6. Andrew Moxom

    Andrew Moxom Member

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    ACROS in Rodinal 1:50 is just outstanding. Grain is minimal, but then I don't mind the grain. I rate the film at around ISO 80 for contrasty full subject brightness ranges and develop to around 11:00 minutes to contract the range. For normal brightness ranges, I rate the film at box speed and process for 13 minutes. Great reciprocity characteristics.
     
  7. dpurdy

    dpurdy Member

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    Clinical!! now why do you guys have to lay such a negative concept on it. If exposed and processed properly it has beautiful detailed glowing highlights and a total lack of smudgy chalkiness. It is my primary studio portrait film because it is so flattering to skin.
    Dennis
     
  8. André E.C.

    André E.C. Member

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    Both excellent films, but not so related IMHO, I prefer FP4+ developed in DD-X for my work, it's my favourite film together with Delta 400. I'm with Ian on this, Delta 100 might be closer to ACROS than FP4+.


    André
     
  9. Ian Grant

    Ian Grant Subscriber

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    I was using Tmax 100 & 400 but because Kodak B&W films are far harder to find (where I live & travel) I've switched back to Ilford and Delta 100 & 400. I've found that in practical use there's very little between Tmax & Delta, and Acros and in fact FP4 is very close behind.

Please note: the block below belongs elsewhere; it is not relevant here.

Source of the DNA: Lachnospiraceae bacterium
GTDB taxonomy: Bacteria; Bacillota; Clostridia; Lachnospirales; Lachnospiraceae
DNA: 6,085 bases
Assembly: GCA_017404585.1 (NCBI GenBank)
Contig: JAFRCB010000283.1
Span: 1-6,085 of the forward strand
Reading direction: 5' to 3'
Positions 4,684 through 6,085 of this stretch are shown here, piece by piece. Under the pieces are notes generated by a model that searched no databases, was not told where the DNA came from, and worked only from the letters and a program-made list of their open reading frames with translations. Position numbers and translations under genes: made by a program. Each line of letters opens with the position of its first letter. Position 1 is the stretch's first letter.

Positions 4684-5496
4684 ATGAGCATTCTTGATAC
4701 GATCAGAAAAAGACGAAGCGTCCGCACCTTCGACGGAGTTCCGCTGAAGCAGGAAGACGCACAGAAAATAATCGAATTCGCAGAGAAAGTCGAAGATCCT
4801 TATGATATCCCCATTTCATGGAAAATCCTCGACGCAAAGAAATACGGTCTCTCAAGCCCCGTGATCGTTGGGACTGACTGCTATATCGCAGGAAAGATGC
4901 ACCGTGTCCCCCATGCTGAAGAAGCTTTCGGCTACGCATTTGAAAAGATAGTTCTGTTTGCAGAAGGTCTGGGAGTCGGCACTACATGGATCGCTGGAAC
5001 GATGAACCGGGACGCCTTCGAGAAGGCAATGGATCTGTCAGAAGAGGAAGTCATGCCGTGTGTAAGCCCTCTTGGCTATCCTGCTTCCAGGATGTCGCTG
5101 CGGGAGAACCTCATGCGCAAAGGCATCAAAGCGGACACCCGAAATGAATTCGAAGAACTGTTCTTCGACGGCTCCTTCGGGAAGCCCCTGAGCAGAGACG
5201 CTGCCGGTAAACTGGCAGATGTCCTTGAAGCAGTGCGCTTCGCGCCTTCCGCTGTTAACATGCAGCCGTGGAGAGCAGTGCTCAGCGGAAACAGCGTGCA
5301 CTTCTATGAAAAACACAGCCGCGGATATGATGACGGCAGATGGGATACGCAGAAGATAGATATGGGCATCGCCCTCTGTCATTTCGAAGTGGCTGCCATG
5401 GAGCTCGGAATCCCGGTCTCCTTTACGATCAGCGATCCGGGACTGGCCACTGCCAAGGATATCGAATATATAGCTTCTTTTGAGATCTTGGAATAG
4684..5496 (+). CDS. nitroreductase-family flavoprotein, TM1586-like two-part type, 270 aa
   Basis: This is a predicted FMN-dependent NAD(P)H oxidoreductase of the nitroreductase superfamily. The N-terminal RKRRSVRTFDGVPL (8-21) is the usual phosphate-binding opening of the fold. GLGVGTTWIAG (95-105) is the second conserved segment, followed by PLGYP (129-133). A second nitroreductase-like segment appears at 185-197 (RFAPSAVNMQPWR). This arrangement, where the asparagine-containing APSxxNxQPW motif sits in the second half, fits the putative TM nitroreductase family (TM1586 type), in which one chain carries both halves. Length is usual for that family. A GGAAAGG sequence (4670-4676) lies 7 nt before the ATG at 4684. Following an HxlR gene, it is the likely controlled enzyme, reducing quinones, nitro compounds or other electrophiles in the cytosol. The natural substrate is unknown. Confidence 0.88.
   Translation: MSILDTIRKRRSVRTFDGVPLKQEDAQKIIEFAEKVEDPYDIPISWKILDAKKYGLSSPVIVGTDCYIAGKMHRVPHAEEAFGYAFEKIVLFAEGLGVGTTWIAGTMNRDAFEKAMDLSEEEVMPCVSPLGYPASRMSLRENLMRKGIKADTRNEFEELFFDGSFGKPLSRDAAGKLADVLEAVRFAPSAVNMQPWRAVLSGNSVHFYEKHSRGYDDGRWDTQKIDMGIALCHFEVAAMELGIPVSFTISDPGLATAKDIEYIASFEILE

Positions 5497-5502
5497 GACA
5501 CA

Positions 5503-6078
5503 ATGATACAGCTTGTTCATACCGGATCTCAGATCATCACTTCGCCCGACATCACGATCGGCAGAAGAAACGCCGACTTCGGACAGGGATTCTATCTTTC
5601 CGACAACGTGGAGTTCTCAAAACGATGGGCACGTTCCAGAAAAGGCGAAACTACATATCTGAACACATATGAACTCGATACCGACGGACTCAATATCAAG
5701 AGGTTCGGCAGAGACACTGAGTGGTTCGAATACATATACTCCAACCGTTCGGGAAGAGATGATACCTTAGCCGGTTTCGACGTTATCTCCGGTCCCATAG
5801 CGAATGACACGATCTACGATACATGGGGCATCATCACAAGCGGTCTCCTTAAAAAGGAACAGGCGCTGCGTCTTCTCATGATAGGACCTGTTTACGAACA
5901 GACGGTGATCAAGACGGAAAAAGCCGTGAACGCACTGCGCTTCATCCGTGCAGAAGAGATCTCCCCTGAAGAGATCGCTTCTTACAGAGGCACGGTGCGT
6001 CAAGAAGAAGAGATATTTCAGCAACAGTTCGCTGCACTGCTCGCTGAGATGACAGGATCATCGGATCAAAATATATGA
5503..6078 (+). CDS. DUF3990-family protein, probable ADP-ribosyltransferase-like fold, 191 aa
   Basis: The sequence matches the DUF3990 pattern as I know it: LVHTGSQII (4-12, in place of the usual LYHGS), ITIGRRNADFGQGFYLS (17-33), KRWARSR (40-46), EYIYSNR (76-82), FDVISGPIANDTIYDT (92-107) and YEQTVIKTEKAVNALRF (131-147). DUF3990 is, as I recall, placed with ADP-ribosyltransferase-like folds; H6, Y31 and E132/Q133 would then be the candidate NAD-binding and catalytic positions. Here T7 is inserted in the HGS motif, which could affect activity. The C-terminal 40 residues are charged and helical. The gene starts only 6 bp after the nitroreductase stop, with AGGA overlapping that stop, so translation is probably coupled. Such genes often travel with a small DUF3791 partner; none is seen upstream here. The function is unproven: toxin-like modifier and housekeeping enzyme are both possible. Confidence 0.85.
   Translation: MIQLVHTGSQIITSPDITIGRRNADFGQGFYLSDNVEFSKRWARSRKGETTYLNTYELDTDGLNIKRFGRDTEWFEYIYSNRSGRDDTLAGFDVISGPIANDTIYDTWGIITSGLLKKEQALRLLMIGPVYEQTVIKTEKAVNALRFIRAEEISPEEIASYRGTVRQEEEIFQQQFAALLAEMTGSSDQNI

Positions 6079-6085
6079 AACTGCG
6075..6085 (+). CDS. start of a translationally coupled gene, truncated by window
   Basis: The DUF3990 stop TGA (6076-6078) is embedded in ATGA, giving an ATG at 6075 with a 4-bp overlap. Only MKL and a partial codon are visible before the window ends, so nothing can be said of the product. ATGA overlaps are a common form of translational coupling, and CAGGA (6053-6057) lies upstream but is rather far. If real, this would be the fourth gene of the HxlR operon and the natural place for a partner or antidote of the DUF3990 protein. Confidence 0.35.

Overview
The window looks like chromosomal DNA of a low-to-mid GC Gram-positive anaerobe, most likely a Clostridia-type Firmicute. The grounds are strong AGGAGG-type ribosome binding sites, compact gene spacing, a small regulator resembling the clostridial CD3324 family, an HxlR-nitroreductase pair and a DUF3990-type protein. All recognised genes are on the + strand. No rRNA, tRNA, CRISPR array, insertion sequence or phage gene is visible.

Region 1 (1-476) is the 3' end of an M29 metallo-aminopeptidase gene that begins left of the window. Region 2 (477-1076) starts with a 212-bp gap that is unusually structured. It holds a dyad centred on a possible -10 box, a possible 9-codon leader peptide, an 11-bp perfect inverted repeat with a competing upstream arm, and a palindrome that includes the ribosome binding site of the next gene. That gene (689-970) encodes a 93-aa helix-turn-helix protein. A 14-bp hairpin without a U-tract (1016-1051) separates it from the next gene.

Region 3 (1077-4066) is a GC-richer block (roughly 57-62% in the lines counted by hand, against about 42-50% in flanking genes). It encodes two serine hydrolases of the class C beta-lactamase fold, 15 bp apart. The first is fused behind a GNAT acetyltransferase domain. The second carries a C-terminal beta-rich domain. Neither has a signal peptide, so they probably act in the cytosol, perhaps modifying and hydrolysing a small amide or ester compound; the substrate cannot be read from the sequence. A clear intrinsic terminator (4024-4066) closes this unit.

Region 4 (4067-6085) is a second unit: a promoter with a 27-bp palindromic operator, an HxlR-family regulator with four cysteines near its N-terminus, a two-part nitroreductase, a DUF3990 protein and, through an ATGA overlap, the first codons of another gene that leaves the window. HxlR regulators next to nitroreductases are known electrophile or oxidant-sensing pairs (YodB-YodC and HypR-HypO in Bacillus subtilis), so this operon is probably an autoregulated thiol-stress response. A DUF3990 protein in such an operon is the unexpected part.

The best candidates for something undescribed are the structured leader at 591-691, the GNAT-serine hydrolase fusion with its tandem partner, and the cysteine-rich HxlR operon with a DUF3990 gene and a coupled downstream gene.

Compared to 30+ years ago all the films are now far closer in qualities, before Tmax was released FP4 and then Agfa AP100 were probably the best medium speed B&W film on the market, and when Tmax100 & Agfa APX100 apperared they became the films some of us switched too. I've used Acros and it's OK but it's not for me.

    The most important thing is to settle on one film and stick with it, only with a good knowledge of it's abilities can yo get consistently good results.

    Ian
     
    Last edited by a moderator: Sep 18, 2008
  10. Thomas Bertilsson

    Thomas Bertilsson Subscriber

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    Ilford FP4+ is my favorite film. It's got some great 'bite' and is very sharp. It has fine grain and is easy to work with.
    Acros is creamy smooth in my opinion, hardly clinical. It's got some of the finest grain out there, and works wonderfully in Rodinal.